‘Doing the step’ with a Donkey Stone
For people of a certain age, the Donkey Stone remains a memory of mills and their rows of terraced houses.
First seen in the textile mills of Lancashire and Yorkshire the stones were used to clean greasy steps and give them a non-slip coating but they soon became popular with the female mill workers who then used them in their homes to give their doorsteps a shiny, even finish.
These old-fashioned scouring stones, about the size of a bar of soap and named after their trademark donkey imprint, were moulded from a cement like mixture into a soft stone.
The Donkey Brand was originally the trademark of a Manchester company called Edward Read & Son, who were one of several makers of the stones. Other companies used other designs or lettering, such as Lion Brand, but the name ‘Donkey Stone’ stuck and became a household name for generations of housewives right up until the 1960’s.
As money was tight for the average working-class family Donkey Stones were usually obtained from the ‘Rag-and-Bone’ man in exchange for unwanted items. The housewife would be offered a stone varying in colour from light brown to yellow, pale cream or white and it was said that the colour she chose would denote the household’s status in society. Setting aside regional variants, a factory worker would often choose a deep yellow stone whereas if the man of the house had a white-collar job then pale cream or white stones would be used.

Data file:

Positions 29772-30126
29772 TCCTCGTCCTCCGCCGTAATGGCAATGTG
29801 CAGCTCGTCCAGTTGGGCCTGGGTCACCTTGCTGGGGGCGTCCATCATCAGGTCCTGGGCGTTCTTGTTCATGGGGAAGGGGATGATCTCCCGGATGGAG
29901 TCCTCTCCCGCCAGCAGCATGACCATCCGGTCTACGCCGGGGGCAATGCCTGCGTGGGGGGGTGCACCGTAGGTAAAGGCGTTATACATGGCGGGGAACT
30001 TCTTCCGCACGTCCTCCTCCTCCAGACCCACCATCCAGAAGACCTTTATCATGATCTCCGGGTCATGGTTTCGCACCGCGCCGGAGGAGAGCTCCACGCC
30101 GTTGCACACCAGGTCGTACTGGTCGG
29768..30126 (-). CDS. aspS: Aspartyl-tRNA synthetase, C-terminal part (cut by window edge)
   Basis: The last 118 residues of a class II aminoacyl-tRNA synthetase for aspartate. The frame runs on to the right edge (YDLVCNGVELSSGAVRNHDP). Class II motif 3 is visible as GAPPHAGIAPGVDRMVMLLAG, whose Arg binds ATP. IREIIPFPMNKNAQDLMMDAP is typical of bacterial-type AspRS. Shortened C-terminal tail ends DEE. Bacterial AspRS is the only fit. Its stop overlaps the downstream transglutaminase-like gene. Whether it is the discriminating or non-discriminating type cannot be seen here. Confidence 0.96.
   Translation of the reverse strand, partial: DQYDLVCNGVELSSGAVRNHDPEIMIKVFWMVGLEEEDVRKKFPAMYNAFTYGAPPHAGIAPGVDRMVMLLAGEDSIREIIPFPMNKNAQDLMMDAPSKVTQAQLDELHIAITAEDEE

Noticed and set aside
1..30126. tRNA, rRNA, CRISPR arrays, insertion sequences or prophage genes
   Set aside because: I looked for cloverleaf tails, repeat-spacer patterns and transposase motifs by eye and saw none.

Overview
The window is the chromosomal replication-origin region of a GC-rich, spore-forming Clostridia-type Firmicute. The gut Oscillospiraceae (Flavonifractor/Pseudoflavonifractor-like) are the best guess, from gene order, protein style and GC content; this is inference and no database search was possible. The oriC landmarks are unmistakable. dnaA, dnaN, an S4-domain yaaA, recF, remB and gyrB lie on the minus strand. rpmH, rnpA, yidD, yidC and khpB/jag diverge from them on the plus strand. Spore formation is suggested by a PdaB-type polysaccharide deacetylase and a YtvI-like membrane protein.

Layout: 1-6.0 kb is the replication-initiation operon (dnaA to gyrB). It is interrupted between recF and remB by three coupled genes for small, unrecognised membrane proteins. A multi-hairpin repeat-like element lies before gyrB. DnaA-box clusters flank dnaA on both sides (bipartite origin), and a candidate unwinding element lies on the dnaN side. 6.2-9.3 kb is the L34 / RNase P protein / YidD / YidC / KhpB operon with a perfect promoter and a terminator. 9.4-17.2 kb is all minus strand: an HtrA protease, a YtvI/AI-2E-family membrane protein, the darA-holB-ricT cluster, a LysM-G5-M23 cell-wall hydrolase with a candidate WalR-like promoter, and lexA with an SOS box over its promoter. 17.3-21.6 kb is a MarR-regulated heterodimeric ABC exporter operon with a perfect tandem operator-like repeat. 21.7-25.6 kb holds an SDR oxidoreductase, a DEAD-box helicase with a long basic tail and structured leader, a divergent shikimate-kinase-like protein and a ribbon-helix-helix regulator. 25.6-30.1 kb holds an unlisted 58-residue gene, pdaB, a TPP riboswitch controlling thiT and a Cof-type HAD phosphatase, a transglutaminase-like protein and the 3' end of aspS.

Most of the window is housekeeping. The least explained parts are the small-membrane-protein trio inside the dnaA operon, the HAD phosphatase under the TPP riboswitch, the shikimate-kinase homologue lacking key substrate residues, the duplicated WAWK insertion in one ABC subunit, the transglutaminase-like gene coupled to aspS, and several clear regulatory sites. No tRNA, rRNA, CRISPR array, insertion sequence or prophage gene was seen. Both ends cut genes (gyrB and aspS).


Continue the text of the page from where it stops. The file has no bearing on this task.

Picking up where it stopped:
Scouring with a Donkey Stone often extended from the front to the rear step of the home and even into window sills and back alleyways too. ‘Doing the step’ was a ritual carried out once a week and was frequently used as an opportunity to gossip with your neighbour but don’t be fooled by the friendly banter, the women took pride in their steps and would often be trying to outdo their friends and neighbours!
The use of Donkey Stones gradually died out during the 1950’s and 60’s. The last manufacturer of the stones was a company called Eli Whalley, founded in the 1890’s, in Ashton-under-Lyne, which ceased trading in 1979. In its heyday the company’s eight workers were producing 14,000 Donkey Stones a day. A blue plaque commemorates the site of the old works at Donkey Stone Wharf on the canal and the machinery used to make the stones was saved by the Friends of Tameside Museum Service and today is housed at Portland Basin Industrial Museum in Ashton.
These days this tradition has largely disappeared, regulated to the past like the cotton mills from whence it came, but in hidden corners of Lancashire there are still people around who religiously mop and stone their steps every week.
What memories do you have of a ‘Donkey Stone’?
Melina - Assistant Editor
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